Media titan and News Corp czar Rupert Murdoch seems to be on a warpath against Google's spiders, particularly with regard to Google News' indexing of News Corp items.
In an interview today with Australian media outlet Sky News, Murdoch hinted that when News Corp sites start charging users for access to content around June 2010, said content will be de-indexed from all search engines. It's an old-school approach to the burgeoning threat of new media, but who wants to argue with a 78 year-old billionaire? And exactly how much share does News Corp hold in the search engine news v. old-guard media battle?
Australian-born Murdoch said in the interview, "There are no websites... anywhere in the world making any serious money. Some may be breaking even or maybe making a couple of million."
Murdoch continues to criticize Google as plagiarists who steal News Corp content, just as he claims users should never have had access to free content in the first place. Take a look at this video of the interview. Beware: It's long and deeply fascinating:
The most fascinating thing about the interview is that Murdoch points out the sticking points of traffic valuation and monetization that only a 4-billionaire has the right to comment on. Does inclusion in Google News results guarantee clickthroughs? Do clickthroughs guarantee loyal readership? Does loyal readership in any way convert to ad dollars?
Taking it a step further, when one considers the absolutely abysmal rates of conversion of clickthrough users on advertisers' websites, does the funnel of Google News traffic generate revenue from consumers to advertises and thence to publishers?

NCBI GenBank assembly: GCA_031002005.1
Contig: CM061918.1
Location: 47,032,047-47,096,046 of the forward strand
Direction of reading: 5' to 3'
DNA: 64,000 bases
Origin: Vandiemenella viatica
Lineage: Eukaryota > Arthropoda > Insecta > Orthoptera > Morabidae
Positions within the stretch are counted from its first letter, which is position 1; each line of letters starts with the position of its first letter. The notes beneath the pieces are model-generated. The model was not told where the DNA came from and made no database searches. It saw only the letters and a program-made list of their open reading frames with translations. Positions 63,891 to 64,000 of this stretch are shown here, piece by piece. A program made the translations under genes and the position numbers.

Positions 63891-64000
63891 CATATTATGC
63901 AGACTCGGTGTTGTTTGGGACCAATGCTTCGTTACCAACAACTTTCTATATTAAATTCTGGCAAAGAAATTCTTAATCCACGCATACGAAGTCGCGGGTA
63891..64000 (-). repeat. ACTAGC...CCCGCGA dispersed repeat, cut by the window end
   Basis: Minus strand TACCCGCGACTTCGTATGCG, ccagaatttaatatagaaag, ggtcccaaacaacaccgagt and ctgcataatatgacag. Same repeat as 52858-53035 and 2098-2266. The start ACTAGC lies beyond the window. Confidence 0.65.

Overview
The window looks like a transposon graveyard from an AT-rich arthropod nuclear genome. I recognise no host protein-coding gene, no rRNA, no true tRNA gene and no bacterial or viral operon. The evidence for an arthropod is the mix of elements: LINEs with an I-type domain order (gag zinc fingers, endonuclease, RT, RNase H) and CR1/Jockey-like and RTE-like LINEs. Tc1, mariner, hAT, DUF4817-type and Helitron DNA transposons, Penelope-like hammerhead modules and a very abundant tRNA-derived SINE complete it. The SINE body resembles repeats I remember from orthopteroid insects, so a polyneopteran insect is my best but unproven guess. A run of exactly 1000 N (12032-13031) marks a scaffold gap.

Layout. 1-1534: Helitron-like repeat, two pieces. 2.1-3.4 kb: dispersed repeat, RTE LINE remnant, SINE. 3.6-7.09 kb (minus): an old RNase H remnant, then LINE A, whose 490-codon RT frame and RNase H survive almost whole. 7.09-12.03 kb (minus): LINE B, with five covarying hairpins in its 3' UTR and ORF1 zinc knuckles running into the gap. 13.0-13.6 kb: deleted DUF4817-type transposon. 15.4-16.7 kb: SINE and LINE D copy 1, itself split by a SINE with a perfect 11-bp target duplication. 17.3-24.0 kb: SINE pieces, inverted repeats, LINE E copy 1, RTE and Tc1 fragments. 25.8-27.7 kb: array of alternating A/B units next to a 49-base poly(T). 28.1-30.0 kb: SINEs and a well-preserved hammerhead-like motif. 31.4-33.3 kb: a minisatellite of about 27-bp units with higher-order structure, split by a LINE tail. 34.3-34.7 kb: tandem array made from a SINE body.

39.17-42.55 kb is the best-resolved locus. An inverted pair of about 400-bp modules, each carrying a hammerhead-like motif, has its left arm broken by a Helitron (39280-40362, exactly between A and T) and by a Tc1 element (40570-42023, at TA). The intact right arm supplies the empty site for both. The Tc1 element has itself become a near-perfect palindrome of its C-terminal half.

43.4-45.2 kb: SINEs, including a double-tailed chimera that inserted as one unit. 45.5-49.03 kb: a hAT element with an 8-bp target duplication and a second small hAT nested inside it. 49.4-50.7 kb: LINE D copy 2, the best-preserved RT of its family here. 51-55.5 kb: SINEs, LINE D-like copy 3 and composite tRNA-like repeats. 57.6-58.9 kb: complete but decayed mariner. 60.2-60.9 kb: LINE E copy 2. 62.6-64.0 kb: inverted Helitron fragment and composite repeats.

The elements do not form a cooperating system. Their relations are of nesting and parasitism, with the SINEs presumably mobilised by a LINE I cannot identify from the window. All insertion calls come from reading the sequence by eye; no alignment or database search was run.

Or is it all a rhubarb goulash, as Murdoch would have it?
Clearly, there are subtleties to the case, which carries with it every complexity ever pondered by those who attempt to provide value to users - most of whom indignantly refuse to pay for content and accept pirated content as a substitute - and those who guard the economic and cultural longevity of traditional media, many outlets of which continue to provide the most valuable and insightful commentary in a news environment that revolves around instant deadlines, fast-beats-best reportage, and shoddy fact-checking.
But as much as the newsprint-and-ink old guarders among us can appreciate Murdoch's last stand, one appreciates - as a user and as a technologist - the cooperation and innovation of companies such as the New York Times, the BBC, and other very traditional news outlets that have seen the value of distribution, aggregation, and mass information.
If, however, News Corp decides to deny Google bots access to its content, Google news will likely suffer little. Between the Associated Press, Reuters, and other print and broadcast news services, one wonders how much the absence of News Corp listings - primarily represented by the Wall Street Journal and FOX - will affect Google News.